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4 Remarkable Reasons You Will Avoid Uncomfortable Conversations

4 reasons you avoid difficult conversations

One of the limiting fears around talking about the elephant in the room with others is the worry that we’ll make a bigger mess if we bring up the subject. That could happen if you don’t prepare ahead of time to communicate clearly, and sometimes even when we do.

Most of the conversations we start won’t have all parties involved committed to showing up with curiosity, candor, and compassion. What then?

Here are four remarkable reasons you avoid uncomfortable conversations.

You prepare for conflict instead of conversation.

Think about when you need to have a challenging but essential conversation. Was your heart racing? Did you go through all the what-ifs and worst-case scenarios? Have you ever felt silly when a conversation you’d dreaded wasn’t nearly as bad as you expected it to be?

I know my brain starts to slip into defensive mode when preparing for a challenging conversation. The idea of potential conflict can trigger our brain to imagine all the possible ways the other parties in the conversation could negatively respond. I can feel it happening.

Our brain is wired to scan the environment for threats.

We tend to approach sensitive moments as if we’re preparing for battle, because anticipating conflict sets us up for survival. But bracing for a competition can cause us to avoid a tough conversation altogether. Or, if we go into that conversation already on the defensive, we risk triggering the other person’s defense responses and escalating our own, potentially creating conflict where we could’ve created cooperation instead.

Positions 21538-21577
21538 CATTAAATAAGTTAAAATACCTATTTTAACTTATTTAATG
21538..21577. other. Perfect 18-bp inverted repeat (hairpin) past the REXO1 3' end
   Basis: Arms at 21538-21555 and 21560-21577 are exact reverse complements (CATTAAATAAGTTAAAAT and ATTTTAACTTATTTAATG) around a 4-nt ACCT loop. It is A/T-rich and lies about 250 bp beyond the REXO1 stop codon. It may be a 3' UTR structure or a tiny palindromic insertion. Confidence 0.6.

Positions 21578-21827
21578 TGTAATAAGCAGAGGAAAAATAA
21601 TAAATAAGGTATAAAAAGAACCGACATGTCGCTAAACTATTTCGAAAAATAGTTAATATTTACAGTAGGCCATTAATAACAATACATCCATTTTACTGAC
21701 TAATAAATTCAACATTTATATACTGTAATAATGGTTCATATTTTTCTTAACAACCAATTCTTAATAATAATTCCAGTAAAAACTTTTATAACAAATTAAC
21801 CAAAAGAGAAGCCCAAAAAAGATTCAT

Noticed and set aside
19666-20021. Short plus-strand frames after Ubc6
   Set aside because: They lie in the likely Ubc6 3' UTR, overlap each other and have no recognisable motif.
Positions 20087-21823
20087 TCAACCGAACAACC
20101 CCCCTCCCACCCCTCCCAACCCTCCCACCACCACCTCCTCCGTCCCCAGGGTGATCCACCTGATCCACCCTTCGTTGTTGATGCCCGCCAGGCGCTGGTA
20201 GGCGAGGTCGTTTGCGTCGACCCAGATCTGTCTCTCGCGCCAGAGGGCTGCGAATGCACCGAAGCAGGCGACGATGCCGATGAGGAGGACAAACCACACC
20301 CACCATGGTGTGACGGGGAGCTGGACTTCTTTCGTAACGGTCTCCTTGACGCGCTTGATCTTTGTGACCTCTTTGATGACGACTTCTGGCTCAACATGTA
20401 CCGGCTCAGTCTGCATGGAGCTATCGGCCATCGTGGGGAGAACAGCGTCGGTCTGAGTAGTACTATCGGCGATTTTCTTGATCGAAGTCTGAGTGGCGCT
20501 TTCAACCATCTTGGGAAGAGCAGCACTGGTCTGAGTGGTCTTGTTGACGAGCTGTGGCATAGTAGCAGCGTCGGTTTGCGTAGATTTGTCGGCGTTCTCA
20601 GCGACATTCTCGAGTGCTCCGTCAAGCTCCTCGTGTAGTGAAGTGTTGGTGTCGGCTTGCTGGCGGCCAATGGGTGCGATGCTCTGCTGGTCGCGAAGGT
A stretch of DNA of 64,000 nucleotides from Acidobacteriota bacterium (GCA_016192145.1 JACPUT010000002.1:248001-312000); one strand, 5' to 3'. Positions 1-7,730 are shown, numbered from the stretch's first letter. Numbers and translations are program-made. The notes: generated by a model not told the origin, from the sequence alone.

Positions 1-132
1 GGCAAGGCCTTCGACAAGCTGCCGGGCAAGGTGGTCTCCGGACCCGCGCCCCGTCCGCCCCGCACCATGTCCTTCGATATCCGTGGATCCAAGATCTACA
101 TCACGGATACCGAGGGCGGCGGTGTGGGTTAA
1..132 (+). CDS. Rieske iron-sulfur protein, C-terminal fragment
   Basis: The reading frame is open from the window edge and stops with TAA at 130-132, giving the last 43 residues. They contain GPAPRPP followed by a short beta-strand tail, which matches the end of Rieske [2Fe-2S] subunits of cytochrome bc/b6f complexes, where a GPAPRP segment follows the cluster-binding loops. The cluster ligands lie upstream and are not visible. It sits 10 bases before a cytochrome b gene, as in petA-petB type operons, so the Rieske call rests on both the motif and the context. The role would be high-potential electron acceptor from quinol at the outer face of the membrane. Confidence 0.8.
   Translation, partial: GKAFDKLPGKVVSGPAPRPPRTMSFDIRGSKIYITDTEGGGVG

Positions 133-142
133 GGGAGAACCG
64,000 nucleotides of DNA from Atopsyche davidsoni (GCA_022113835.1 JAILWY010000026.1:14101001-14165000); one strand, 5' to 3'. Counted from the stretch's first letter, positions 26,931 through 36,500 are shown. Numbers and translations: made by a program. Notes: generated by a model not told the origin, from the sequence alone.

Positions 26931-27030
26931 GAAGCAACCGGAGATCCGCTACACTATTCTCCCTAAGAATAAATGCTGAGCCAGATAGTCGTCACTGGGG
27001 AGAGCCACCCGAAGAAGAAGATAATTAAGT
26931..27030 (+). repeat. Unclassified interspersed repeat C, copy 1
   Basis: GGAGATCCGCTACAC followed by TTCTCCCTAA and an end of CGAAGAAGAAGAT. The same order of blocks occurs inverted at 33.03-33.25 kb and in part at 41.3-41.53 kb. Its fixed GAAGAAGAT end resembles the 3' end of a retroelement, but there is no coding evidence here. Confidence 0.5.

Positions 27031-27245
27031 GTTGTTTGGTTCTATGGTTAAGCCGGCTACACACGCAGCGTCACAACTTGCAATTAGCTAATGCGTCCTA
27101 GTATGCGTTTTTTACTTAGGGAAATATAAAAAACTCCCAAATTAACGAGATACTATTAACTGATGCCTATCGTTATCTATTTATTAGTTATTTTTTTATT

You might not be able to stop the stress responses, but you can work to slow them down by noticing, acknowledging, and being present with them—my heart races when I speak and stand with courage. Instead of fighting it, I work to feel it.

First, I check in with myself physically, acknowledging my physical sensations and accepting them as messages that my amygdala is triggered. When I notice this and name it, I’m reminded that I cannot control my biology. Though this isn’t overly comfortable, it does make these feelings easier. Being more accepting of myself than adversarial helps me in these situations.

If you aren’t in a place to continue your curiosity about yourself, the other person, and the situation, you shouldn’t have a conversation.

We’ve already lost when we start from a place of win/lose.

You oversimplify complex issues.

We are prone to looking for a solution when there may be many. In the search for that single perfect fix, we may oversimplify the situation, failing to realize the dynamics we’re dealing with are complicated.